When did it become so hard to tie my shoes? If there is any question as to whether or not middle age has arrived, one sure sign is the increasing difficulty of bending down to tie ones shoes. To paraphrase Bing Crosby’s banter in “Moonlight Bay,” there’s a little more in the middle, and that is enough to make bending down to reach my shoes harder than it used to be.
Even the sound of tying my shoes has changed. A preface has been added to the story. Where there was once the whisper of the laces as they do their knot-forming dance, that dance is preceded by a loud, uncomfortable grunt.
Muscles that were once lean and flexible seem shortened and tight. Sitting on a low chair is the best place for me to tie my shoes. At home, I prefer the two steps that lead to a short landing before the stairs take a ninety degree turn and head up. On those two steps, I am close enough to my shoelaces where muscles and middle play little havoc over me.
I was thinking about my shoelaces difficulties lately because I’d noticed my shoes coming untied far more often than they used to. It was strange. My shoelaces rarely came untied in the four decades I’ve been tying them myself. So why would they start to come untied all of a sudden? It was a mystery, and it bothered me. I’d lay awake some nights, reviewing the day in my head, and wondering what the heck could be going on with my laces that would unravel them so easily? What had changed? What was I doing differently?
Eventually, I hit upon the answer. The laces were coming untied because I’d stopped double-knotting them they way I have for as far back as I can remember. Why had I stopped double-knotting them? I knew the answer, and was embarrassed to admit it: not quite laziness, but it was just too darn hard to bend over myself and stretch myself for any more time than it takes to tie the shoes in a simple knot. The few seconds added by a double knot was too much.
When my mom first made me this thing to practice tying my shoelaces into knots when I was a just a young kid, I never imagined that it would be anything other than routine. I can tie my shoes in the dark! And yet, though I hate to admit it, I look for opportunities to avoid tying my shoes.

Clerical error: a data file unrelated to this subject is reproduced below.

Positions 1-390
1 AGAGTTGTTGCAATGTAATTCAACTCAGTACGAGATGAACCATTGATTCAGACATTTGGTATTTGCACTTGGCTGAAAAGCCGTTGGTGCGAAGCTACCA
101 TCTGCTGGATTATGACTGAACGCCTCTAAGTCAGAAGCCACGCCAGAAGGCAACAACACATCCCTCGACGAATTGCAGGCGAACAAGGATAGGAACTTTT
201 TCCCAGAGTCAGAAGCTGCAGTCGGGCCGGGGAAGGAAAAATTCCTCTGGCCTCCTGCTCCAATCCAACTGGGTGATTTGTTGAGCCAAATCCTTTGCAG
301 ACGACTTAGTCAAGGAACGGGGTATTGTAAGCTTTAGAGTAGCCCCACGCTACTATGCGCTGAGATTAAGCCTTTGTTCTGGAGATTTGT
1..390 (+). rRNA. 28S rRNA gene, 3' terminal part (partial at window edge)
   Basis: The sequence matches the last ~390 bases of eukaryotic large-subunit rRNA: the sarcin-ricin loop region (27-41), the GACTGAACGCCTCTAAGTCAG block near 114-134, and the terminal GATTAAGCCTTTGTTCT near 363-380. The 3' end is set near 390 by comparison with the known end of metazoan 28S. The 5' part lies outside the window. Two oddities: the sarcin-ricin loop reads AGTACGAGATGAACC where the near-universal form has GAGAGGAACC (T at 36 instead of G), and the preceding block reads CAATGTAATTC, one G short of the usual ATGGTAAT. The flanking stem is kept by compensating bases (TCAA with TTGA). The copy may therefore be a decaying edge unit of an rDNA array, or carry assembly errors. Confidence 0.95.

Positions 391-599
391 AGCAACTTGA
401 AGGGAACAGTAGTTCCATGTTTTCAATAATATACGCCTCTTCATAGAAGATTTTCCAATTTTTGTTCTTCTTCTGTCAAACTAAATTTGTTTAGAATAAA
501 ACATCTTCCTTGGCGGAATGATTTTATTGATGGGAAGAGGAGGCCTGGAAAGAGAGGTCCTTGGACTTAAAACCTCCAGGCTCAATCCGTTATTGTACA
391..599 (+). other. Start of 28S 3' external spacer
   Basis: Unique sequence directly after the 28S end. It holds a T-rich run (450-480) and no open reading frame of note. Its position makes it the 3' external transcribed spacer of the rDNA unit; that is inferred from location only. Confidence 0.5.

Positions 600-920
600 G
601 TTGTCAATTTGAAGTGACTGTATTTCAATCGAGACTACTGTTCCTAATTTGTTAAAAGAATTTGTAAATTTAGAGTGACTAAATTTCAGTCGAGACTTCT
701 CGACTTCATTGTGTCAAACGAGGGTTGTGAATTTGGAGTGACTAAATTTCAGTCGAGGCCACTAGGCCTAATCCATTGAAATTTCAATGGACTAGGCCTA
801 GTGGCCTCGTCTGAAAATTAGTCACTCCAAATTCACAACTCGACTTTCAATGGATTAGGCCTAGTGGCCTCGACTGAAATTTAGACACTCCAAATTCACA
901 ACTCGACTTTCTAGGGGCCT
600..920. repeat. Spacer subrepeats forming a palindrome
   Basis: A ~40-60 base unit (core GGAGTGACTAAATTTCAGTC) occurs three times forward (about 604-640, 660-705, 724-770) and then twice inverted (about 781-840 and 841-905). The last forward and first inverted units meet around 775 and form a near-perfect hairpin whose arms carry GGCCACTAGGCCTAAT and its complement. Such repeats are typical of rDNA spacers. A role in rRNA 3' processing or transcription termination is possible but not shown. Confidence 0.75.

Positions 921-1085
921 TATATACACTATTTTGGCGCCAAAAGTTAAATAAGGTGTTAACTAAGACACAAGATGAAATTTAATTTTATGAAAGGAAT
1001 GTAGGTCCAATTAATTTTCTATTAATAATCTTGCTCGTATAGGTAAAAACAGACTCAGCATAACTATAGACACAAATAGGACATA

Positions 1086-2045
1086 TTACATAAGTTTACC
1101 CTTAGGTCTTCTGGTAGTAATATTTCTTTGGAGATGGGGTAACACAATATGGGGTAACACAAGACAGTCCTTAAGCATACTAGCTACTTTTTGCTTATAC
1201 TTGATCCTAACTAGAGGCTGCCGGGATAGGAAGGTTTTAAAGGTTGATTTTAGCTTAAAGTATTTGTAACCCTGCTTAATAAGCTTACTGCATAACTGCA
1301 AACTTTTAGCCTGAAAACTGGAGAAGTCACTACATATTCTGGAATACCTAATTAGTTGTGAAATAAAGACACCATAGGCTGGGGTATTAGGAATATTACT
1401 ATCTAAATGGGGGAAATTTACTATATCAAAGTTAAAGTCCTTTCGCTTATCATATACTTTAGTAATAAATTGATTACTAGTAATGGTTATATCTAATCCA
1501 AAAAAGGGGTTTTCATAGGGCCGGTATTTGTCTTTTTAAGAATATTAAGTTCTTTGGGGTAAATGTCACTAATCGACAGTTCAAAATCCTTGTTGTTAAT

In our house, we generally take our shoes off when we come inside. I’ve resisted this when I know I’m going to have to put my shoes on again. One and done is the way I fly these days when it comes to tying my shoes. I suspect Kelly thinks I am either forgetful or lazy, and she is infinitely patient with me wandering around the house in my shoes.
Forget the way you see yourself in the mirror in the morning, or in photographs posted on social media. Forget the jabs from friends and family chorusing what Bing Crosby sang all those years ago. If you want a wakeup call to the state of your overall well-being, look no further than your shoelaces, and how easy—or hard—they are for you reach when you go to tie them.
If I said that in 2017, I am going to try to get to the point where I am no longer uncomfortable tying my own shoes, would that seem like a reasonable, practical New Year’s resolution?
Maybe commit to being “the strongest, healthiest, happiest and freest version of yourself you’ll ever be and for as long as you can”?
That’s quoting Erwan Le Corre. Google him or “natural movement” for lots of wonderful stuff. But if you’re someone who has spent way too many years spending way too many hours per day sitting, I’d start with the work of Katy Bowman: https://nutritiousmovement.com/
Shoes with velcro straps: https://www.amazon.com/Propet-Mens-Walker-Strap-Sneaker/dp/B000BVZYYA
Uh, when do we officially become “middle aged”? I haven’t come to terms with being an adult yet. Can I postpone the “middle aged” bit until that happens?
Good luck with that! I feel like in the 7-1/2 years we’ve had kids, I’ve aged at least twice that much.